Over the last 30 years I’ve lead dozens of teams through strategic planning as a CEO and as an outside facilitator. I’ve learned there are three essential characteristics for a good facilitator.
- Strong listening skills
- A coherent framework
- A track record of success
- Bonus Round: Market knowledge and insight
As you are deciding who should lead your process these criteria can help winnow the field.
Strong Listening Skills
A good listener knows how to ask questions and hear the answers in a way that helps everyone discover the truth. In your initial encounters with facilitators see what kinds of questions they ask and how they frame them. Are they trying to uncover the truth or manipulating the conversation? Do they hear your answers and ask probing follow-ups or do they barrel ahead with a fixed agenda? Did they probe deep enough that you get insights from your answers?
In the planning process this skill will help them be an effective referee for the differences across your team. Helping people state their case, feel heard, and develop deeper insights from the inquiry is the heart of the Socratic process.
Taking a team through a planning process taxes this skill at a high level.
A Coherent Framework
Nothing is worse than a planning meeting that wanders all over the place and leaves everyone more confused than when they started. Get it right the first time.
A planning framework insures the right topics get discussed in the logical sequence. A couple of good focused days can lead to months of productive action if the discussion has strong bones.
A good framework should touch on the following questions in one way or another:
- What do we want to be as an organization?
- Who is our target customer and what do they need?
- Who is the competition?
- What is the winning narrative for the customer and competition?
- What tasks will bring this to life?
- How do we measure success?
Your facilitator ought to be able to show you 2-3 approaches to tackling these questions and should tailor an approach to your specific requirements. Do you need a tune up or an overhaul? Those are very different planning processes even if they core questions are the same?
A related reason to use a framework is pacing. A facilitator who has used a framework knows where things are likely to bog down. They also know how to keep a team on track so that all the questions get addressed in the scheduled time.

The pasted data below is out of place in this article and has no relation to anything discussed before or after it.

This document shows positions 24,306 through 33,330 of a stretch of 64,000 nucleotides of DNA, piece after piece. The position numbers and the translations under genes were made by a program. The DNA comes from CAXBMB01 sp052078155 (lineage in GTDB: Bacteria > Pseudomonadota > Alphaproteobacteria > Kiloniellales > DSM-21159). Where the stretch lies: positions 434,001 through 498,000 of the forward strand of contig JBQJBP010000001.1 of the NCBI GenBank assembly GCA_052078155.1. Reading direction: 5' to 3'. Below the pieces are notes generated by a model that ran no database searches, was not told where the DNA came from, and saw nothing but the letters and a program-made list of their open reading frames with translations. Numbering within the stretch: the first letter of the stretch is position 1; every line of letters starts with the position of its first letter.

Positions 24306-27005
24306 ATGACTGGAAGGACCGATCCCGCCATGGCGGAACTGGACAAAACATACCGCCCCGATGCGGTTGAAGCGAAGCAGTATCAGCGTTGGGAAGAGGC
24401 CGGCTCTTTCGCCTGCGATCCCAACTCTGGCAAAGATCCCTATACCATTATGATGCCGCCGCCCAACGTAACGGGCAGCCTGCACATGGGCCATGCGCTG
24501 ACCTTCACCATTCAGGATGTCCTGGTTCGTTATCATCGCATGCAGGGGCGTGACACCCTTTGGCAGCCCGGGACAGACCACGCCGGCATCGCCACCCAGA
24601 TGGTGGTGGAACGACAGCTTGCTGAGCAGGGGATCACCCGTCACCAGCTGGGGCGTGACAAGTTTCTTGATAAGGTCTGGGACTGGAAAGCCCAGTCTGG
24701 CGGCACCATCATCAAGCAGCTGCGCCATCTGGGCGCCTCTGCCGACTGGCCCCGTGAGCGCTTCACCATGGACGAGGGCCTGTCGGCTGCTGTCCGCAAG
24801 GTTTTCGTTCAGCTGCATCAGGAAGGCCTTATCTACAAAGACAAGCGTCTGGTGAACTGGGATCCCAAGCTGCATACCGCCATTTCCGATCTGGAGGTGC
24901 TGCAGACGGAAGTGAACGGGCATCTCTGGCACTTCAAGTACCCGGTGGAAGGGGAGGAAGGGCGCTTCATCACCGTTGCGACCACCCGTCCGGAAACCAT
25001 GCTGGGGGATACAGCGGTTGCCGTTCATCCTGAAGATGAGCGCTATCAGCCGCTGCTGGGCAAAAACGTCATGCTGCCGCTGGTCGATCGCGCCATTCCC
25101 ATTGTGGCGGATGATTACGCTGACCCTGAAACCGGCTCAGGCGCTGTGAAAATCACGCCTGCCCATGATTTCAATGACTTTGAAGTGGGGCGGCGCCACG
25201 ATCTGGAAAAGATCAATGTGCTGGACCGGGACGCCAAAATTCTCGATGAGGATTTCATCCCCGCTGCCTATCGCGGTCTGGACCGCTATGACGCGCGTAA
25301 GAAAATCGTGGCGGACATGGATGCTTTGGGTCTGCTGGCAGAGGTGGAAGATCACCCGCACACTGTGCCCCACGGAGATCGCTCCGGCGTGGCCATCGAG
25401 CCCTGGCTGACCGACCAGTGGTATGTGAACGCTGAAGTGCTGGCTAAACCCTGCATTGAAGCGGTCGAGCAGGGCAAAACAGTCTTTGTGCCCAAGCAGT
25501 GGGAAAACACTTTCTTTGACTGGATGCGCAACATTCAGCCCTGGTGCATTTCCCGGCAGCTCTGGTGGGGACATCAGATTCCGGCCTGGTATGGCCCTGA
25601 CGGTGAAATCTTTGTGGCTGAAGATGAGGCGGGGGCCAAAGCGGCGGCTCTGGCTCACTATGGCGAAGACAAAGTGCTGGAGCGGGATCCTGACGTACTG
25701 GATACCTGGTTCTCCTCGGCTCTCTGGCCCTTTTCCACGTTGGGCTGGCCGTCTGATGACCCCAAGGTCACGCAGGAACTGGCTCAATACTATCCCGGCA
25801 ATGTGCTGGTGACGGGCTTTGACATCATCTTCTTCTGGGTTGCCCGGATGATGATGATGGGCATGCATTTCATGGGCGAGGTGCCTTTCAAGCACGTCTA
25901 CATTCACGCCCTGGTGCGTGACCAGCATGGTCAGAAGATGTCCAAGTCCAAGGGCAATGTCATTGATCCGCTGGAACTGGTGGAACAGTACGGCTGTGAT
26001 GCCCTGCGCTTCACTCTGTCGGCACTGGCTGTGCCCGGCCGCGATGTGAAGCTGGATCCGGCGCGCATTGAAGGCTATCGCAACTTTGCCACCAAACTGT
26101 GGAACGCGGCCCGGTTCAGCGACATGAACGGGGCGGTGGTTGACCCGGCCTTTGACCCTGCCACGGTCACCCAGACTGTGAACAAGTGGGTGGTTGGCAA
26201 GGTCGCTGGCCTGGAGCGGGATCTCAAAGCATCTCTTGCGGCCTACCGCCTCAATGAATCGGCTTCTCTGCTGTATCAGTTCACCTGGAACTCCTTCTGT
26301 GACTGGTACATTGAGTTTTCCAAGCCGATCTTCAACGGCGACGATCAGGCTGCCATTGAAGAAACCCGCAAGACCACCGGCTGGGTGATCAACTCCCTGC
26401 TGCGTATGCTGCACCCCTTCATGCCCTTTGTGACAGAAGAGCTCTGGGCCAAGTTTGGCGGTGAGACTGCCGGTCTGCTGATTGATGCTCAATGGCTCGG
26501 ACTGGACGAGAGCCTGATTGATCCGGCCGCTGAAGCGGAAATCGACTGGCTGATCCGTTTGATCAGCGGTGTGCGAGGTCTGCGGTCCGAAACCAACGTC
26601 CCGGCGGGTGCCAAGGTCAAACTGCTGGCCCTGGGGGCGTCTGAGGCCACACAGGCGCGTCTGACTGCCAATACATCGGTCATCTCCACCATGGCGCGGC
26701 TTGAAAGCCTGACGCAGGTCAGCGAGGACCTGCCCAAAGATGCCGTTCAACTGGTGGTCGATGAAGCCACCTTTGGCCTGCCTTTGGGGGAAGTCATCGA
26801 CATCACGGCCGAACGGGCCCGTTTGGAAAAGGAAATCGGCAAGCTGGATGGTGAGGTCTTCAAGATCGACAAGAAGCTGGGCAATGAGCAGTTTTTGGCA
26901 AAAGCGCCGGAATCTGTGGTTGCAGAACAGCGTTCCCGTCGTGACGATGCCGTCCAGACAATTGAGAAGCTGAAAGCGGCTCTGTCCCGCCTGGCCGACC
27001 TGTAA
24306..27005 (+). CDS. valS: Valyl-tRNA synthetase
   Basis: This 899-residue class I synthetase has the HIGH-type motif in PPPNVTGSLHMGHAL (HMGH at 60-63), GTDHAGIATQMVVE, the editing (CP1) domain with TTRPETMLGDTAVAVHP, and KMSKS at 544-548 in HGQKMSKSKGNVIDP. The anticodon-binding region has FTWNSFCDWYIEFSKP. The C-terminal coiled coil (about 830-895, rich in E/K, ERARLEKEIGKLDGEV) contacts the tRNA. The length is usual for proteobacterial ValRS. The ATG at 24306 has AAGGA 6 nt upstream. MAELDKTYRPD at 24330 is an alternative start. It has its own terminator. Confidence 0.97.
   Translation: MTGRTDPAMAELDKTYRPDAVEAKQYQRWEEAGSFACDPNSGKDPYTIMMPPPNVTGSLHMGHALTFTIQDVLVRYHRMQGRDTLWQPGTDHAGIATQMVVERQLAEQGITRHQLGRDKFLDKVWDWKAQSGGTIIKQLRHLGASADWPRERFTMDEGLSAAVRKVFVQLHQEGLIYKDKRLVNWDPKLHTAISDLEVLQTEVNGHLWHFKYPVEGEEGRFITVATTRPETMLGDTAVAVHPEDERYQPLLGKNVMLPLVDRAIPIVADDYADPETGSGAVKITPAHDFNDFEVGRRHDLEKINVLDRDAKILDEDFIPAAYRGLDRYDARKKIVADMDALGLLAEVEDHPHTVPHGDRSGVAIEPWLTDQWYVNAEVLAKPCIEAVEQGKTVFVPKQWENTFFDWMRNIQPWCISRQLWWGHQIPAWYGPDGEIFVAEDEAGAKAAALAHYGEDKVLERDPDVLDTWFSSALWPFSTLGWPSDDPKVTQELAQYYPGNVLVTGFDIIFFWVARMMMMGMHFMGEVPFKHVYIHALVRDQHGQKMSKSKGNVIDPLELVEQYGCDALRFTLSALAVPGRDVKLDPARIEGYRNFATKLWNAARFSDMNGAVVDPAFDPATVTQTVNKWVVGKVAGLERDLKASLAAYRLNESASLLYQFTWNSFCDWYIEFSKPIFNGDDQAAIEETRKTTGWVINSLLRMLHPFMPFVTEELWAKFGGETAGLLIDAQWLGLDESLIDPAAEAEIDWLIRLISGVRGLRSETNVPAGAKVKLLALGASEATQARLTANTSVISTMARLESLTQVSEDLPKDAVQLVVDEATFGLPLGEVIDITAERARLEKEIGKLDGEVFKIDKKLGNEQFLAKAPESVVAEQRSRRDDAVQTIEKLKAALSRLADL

A Track Record of Success
Planning is only useful if it leads to action and results. Action and results are destroyed by inconsistencies. Here are a couple of examples:
- Don’t promise ease of use, but have a complex purchasing process that undercuts this message.
- Don’t build a complex solution to a simple non-problem.
Being smart can help identify these inconsistencies, but experience trumps brains in this department.
Your ideal facilitator has implemented the approaches they recommend to you. It helps if they have had P&L responsibility in the C-Suite as well as experience as a facilitator. There are lots of decent facilitators who don’t bring management insights to the conversation. There are lots of executives who don’t know how to catch logical inconsistencies in real time. You need both.
It is also important that the facilitator have experience with executives. Challenging everyone’s thinking (including the CEO) is a critical part of leading this discussion. You want a strong listener who also won’t be pushed around by the group.
Bonus Round: Market Knowledge & Insight
All too often organizations go astray because what they think they know isn’t valid anymore. A facilitator who can challenge closely held assumptions (through good questions), who can force the team to think more deeply, is invaluable. To insure this happens pick someone with insight into your market.
Yes – there are awesome facilitators who can lead a planning meeting with limited market knowledge. But in an ideal world you’ll have both skill sets..
Inside Or Outside Facilitator?
An outside facilitator isn’t required. If your insider has these characteristics they can do a solid job of it. But, an outsider can add a lot because they are not steeped in the day-to-day operating assumptions of your business. This means they are more likely to catch logical inconsistencies. They are also not part of the formal or informal power and social structure. This means they can challenge your team to look clearly at the world.
Strategic planning is your chance to stop and check the map to make sure you are headed in the right direction. Pick the right facilitator so your team’s time is well spent and you end up with a clear path forward.
- Takes the time to understand your planning needs, do they listen well?
- Has a range of planning frameworks to draw on
- Proposes a solution tuned to your needs
- Managerial experience (preferably C-Suite)
- Facilitator experience with executives
- Success based references from similar organizations
- Bonus Round: Market knowledge & insight